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BANKING on art

Citibank has tied up with Apparao Galleries to provide premium advisory service to its clients



Most members of the Progressive Arts Group get represented in the show. The artists are M.F. Hussain, Jogen Chowdhury and Ganesh Pyre

OF LATE, art is being seen as a tangible asset and investment in art is gaining attention, both at the individual and corporate levels. An evidence of this drift could be perceived in Citibank's Citigold Wealth Management tying up with Chennai-based Apparao Galleries to introduce a premium advisory service to its clients.

The formal launch of the art advisory service is scheduled for June 25 at Windsor Sheraton. As a prelude to the event, Apparao Galleries has set up an exhibition titled Ruminations, at two of the Citibank offices in the city — one at the Prestige Meridian, M.G. Road, and the other on South End Road, opposite Surana College.


Ruminations is a collection of about 75 works of two dozen artists. "The list of artists includes most of the important collectible artists who have become blue chip to collectors of contemporary Indian art," says Sharan Apparao of Apparao Galleries. "The collection is an eye-opener to what has evolved into the backbone of modern Indian art and has been gleaned from collectors and patrons specially for the show. And all the exhibited works are on paper, not canvas."

It is indeed a sheer delight to go through the exhibits. With the possible exception of Tyeb Mehta, all the principal members of the Progressive Artist's Group are represented in the show. S.H. Raza, whose concept and execution of Bindu has mesmerised viewers world over, is denoted by three drawings whose inherent energy remains unaffected by the absence of colour. A small but intriguing collection of M.F. Husain's works includes several of his pen-in-ink drawings on postcards, and of course, his famed equine form executed using predominantly brown, black, and silver acrylic colours. While K.H. Ara deliberates on his still life, F.N. Souza's fascinatingly bold, frenzied, and irreverent nudes leave one spellbound.

There are equally arresting works from other genres. K.C.S. Panicker's exquisite black and white portraits and studies, V.S. Goitonde's meditative drawing, Anjolie Ela Menon's striking watercolours and, Jogen Chowdhury's expressionistic works are instances of inspired creativity.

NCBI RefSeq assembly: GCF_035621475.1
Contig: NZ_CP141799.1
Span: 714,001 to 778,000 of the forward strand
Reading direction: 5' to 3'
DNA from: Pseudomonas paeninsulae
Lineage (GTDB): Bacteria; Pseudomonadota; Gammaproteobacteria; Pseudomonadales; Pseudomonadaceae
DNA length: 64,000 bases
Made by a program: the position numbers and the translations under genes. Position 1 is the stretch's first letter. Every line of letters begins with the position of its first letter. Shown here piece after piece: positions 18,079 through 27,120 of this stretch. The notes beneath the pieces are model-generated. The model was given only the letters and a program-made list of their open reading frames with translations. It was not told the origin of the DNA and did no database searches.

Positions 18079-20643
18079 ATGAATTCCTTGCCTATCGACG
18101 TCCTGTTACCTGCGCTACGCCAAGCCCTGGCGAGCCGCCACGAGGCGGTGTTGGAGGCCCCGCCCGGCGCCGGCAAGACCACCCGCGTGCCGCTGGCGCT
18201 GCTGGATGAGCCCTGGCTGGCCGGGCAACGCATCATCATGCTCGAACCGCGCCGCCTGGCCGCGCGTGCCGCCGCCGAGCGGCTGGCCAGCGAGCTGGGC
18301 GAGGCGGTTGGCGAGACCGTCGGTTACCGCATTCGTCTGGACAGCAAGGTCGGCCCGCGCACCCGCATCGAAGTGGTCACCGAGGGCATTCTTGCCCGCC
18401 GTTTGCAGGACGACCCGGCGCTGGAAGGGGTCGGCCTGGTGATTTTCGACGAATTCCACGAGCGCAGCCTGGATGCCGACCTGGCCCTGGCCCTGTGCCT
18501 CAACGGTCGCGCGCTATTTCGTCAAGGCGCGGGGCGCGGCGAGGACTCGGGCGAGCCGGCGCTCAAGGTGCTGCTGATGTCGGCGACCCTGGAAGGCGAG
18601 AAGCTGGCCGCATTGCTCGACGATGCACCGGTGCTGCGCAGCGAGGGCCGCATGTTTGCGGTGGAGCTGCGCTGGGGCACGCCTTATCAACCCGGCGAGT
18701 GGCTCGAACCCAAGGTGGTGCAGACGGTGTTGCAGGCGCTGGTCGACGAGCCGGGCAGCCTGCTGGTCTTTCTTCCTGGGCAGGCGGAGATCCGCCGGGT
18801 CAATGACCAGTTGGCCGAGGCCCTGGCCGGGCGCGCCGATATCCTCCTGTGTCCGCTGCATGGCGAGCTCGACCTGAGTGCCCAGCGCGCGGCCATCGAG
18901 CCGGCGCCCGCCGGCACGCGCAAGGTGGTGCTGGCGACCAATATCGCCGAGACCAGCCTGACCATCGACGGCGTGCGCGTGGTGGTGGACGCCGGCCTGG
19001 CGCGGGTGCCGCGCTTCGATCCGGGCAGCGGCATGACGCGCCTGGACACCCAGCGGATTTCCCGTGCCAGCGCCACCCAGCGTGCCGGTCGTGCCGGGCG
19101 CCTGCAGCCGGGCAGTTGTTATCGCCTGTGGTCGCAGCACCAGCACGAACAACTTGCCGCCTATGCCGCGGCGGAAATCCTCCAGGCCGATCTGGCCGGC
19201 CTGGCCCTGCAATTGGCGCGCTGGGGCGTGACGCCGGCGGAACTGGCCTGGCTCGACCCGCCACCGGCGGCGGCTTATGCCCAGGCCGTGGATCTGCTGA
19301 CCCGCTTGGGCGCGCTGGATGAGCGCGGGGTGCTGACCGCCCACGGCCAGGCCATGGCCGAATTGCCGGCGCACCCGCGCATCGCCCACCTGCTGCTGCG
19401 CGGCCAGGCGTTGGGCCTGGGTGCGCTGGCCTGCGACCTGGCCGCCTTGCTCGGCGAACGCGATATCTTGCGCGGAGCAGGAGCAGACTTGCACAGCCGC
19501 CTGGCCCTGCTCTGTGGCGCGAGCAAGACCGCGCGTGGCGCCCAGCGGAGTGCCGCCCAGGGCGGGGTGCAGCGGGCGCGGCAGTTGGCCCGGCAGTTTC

Kishan Khanna's black-and-white portrait of M.F. Husain, drawn five decades ago, has a nostalgic feel, while Jehangir Sabawala and Manjit Bawa create soft yet stimulating close-up profiles. Laxma Goud's mastery over line and free spaces are evidenced in his drawings and aquatint etchings, and A. Ramachandran's tight compositions depicting both human and animal forms are marked by elements of grace and beauty.


While the displayed works enchant the discerning viewer and art aficionado, collecting them is another matter, demanding, among other things, a sizable pocket. For instance, a Ganesh Pyne watercolour would cost the buyer Rs. 3.50 lakh and Raza's drawing Rs. 3 lakh, while Goitonde's sketch and Jogen Chowdhary's charcoal works would come at a price of Rs. 2 lakh a piece. After a stint in Bangalore, the exhibition would move to New Delhi and Mumbai in July.

"For Citibank, the art advisory service would mean adding another function in client servicing," says Sharan Apparao. "Our collaboration with Citibank would result in Apparao Galleries organising not only a series of art shows, but also other related activities. In Delhi and Mumbai, the exhibition would be followed by a panel discussion and a talk on the status of Indian Art and why it should be collected. Eminent speakers such as Alka Pandey, Girish Shahane, Ashrafi Bhagat, and a few prominent collectors would participate. And as part of the advisory service, we are also planning an exclusive art magazine for Citibank clients."

ATHREYA

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